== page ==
One of my own favourite, but generally least liked, genres in Psychology is Individual Differences Psychology. Instead of finding what people have in common, the ID approach focuses on what sets us apart. This is the area of IQ measurement and personality types, often with some visits into cognitive psychology, as well as teaching and – particularly – grading. Related, I just came across this: The Programmers Competency Matrix – it’s the brainchild of blogger Sijin Joseph. It’s not overly scientific (he states he spent an afternoon on it), it makes no claim about predicting work-place skills or productivity, although it does imply a higher score means a better programmer. It’s still a cool and thorough starting point to think[…]

Basing software development decisions on research and controlled experiments currently has some challenges involved with it. One is that there is very little research available: In a survey of research literature, a set of researchers with the IEEE Computer Society found that in the decade from 1993 to 2002 only 103 scientific controlled experiments on software development was reported. In addition to that, a fair amount of these experiments has execution problems and often suffer from small sample sizes and non-significant results. Add that experiments often look into only a very small part of computer programming and the papers often take quite some time to read and digest, and it seems apparent why research and evidence-backing is so limited in[…]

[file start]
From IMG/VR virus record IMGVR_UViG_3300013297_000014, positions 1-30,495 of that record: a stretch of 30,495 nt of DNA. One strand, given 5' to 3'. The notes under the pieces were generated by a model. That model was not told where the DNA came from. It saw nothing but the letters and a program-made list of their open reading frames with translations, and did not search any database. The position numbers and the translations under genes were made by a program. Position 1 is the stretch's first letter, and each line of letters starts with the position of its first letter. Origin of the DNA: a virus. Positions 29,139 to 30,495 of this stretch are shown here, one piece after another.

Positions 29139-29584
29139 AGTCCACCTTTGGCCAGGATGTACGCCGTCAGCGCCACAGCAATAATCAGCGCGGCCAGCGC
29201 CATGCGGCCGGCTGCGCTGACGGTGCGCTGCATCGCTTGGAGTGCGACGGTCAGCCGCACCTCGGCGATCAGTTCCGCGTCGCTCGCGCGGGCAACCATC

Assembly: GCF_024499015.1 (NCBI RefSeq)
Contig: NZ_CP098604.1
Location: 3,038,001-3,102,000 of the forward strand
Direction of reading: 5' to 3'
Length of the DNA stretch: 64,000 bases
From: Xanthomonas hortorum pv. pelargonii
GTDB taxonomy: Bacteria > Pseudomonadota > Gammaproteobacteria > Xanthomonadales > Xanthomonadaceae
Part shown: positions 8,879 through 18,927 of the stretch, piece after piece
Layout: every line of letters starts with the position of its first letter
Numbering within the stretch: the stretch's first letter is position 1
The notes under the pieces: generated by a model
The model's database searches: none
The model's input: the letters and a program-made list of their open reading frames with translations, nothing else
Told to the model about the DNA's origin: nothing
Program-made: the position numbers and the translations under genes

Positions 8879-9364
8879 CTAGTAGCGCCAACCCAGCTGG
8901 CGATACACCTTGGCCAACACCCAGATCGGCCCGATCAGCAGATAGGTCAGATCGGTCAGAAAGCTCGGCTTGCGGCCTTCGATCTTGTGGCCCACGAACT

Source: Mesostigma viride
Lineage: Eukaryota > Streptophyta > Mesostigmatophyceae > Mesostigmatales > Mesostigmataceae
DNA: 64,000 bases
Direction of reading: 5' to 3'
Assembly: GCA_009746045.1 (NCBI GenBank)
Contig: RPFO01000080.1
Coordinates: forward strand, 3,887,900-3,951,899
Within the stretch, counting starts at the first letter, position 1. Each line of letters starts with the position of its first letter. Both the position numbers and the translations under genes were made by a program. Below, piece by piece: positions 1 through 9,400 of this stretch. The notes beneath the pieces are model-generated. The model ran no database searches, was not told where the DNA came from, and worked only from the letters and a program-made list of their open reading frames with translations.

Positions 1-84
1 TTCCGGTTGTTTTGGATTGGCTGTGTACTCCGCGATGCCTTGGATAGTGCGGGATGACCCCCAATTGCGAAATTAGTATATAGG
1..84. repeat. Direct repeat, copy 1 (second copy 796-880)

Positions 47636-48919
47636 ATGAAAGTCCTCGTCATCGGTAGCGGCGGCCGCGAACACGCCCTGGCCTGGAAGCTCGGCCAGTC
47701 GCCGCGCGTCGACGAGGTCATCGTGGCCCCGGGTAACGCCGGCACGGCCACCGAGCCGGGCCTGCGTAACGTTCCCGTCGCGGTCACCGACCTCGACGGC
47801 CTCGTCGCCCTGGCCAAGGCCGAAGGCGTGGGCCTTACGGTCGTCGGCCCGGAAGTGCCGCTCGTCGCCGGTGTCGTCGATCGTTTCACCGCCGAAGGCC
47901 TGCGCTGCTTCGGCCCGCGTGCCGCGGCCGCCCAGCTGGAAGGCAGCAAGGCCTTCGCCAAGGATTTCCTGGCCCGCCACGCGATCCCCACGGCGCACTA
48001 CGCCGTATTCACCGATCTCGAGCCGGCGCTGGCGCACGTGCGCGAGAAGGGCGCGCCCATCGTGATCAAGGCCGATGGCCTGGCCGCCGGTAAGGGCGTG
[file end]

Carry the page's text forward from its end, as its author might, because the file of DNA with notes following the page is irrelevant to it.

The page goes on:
I’m trying to keep the level of “management” articles low on this blog, but this is quite funny and I wanted to comment on it.  Last week Jeff Ello’s article The Unspoken Truth About Managing Geeks did it’s rounds on the Internet. Not surprisingly, with quotes like this: [the IT world] is populated by people skilled in creative analysis and ordered reasoning. Doctors are a close parallel. The stakes may be higher in medicine, but the work in both fields requires a technical expertise that can’t be faked and a proficiency that can only be measured by qualified peers. and When hiring an IT pro, imagine you’re recruiting a doctor. And if you’re hiring a CIO, think of employing a[…]